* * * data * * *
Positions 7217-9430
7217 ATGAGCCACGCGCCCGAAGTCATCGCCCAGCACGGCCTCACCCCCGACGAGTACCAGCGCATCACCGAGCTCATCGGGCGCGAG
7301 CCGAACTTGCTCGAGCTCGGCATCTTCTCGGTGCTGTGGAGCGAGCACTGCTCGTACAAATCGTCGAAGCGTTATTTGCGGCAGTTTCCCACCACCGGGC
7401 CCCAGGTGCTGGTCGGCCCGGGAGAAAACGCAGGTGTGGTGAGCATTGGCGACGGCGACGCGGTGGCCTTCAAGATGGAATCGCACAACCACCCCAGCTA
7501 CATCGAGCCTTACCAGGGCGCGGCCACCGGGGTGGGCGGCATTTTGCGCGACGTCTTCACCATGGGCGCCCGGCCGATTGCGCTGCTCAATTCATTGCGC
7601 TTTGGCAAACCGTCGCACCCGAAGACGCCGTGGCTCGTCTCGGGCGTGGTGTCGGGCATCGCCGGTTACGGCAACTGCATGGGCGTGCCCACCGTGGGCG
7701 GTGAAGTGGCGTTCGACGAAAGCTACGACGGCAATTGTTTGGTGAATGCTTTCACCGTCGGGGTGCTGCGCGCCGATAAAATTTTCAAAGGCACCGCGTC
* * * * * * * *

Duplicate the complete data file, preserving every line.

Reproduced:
Positions 7217-9430
7217 ATGAGCCACGCGCCCGAAGTCATCGCCCAGCACGGCCTCACCCCCGACGAGTACCAGCGCATCACCGAGCTCATCGGGCGCGAG
7301 CCGAACTTGCTCGAGCTCGGCATCTTCTCGGTGCTGTGGAGCGAGCACTGCTCGTACAAATCGTCGAAGCGTTATTTGCGGCAGTTTCCCACCACCGGGC
7401 CCCAGGTGCTGGTCGGCCCGGGAGAAAACGCAGGTGTGGTGAGCATTGGCGACGGCGACGCGGTGGCCTTCAAGATGGAATCGCACAACCACCCCAGCTA
7501 CATCGAGCCTTACCAGGGCGCGGCCACCGGGGTGGGCGGCATTTTGCGCGACGTCTTCACCATGGGCGCCCGGCCGATTGCGCTGCTCAATTCATTGCGC
7601 TTTGGCAAACCGTCGCACCCGAAGACGCCGTGGCTCGTCTCGGGCGTGGTGTCGGGCATCGCCGGTTACGGCAACTGCATGGGCGTGCCCACCGTGGGCG
7701 GTGAAGTGGCGTTCGACGAAAGCTACGACGGCAATTGTTTGGTGAATGCTTTCACCGTCGGGGTGCTGCGCGCCGATAAAATTTTCAAAGGCACCGCGTC